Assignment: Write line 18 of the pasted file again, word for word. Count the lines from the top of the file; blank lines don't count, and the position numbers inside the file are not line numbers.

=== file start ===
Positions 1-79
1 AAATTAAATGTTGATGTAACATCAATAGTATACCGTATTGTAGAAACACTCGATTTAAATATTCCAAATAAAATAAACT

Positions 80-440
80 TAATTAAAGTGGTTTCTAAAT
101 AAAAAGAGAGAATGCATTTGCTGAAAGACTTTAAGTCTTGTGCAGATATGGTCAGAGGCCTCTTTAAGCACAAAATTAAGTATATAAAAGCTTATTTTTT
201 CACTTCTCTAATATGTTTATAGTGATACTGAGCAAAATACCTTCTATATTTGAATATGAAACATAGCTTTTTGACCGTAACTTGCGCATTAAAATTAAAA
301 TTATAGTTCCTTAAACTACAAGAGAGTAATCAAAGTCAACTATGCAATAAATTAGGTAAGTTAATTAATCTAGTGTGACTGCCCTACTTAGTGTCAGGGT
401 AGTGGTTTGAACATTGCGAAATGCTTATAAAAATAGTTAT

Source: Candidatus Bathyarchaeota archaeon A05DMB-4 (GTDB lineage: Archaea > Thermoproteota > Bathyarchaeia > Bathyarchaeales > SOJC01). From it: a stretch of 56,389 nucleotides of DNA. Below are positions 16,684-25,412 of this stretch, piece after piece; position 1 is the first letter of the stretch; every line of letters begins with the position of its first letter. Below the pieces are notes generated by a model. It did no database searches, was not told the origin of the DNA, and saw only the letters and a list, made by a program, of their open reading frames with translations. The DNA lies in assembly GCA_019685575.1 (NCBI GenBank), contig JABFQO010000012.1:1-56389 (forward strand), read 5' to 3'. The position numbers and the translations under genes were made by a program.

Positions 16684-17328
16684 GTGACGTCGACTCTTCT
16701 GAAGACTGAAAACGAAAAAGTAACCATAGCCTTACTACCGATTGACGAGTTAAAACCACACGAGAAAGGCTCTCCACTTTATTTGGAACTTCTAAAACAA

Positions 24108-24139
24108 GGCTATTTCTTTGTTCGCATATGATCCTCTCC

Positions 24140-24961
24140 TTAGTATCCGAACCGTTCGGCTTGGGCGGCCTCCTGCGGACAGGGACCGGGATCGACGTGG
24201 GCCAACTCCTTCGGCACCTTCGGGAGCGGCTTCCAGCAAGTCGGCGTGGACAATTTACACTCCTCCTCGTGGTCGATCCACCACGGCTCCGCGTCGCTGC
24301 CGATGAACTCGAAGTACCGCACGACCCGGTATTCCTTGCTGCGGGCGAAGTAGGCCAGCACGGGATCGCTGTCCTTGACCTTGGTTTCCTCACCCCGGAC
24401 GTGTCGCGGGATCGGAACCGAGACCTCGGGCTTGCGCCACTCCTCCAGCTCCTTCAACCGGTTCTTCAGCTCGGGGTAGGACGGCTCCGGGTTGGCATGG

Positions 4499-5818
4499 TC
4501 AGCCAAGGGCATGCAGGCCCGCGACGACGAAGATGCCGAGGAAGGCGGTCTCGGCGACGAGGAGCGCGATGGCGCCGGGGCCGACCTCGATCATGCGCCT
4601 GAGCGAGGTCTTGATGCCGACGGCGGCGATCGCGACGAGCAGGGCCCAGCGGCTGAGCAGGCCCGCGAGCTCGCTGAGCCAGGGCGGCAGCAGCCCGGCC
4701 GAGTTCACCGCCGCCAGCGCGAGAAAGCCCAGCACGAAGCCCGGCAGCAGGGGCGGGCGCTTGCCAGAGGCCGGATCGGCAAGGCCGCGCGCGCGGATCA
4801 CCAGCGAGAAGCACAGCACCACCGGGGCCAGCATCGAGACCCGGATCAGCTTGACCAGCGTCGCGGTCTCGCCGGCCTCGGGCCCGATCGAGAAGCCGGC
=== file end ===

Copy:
24301 CGATGAACTCGAAGTACCGCACGACCCGGTATTCCTTGCTGCGGGCGAAGTAGGCCAGCACGGGATCGCTGTCCTTGACCTTGGTTTCCTCACCCCGGAC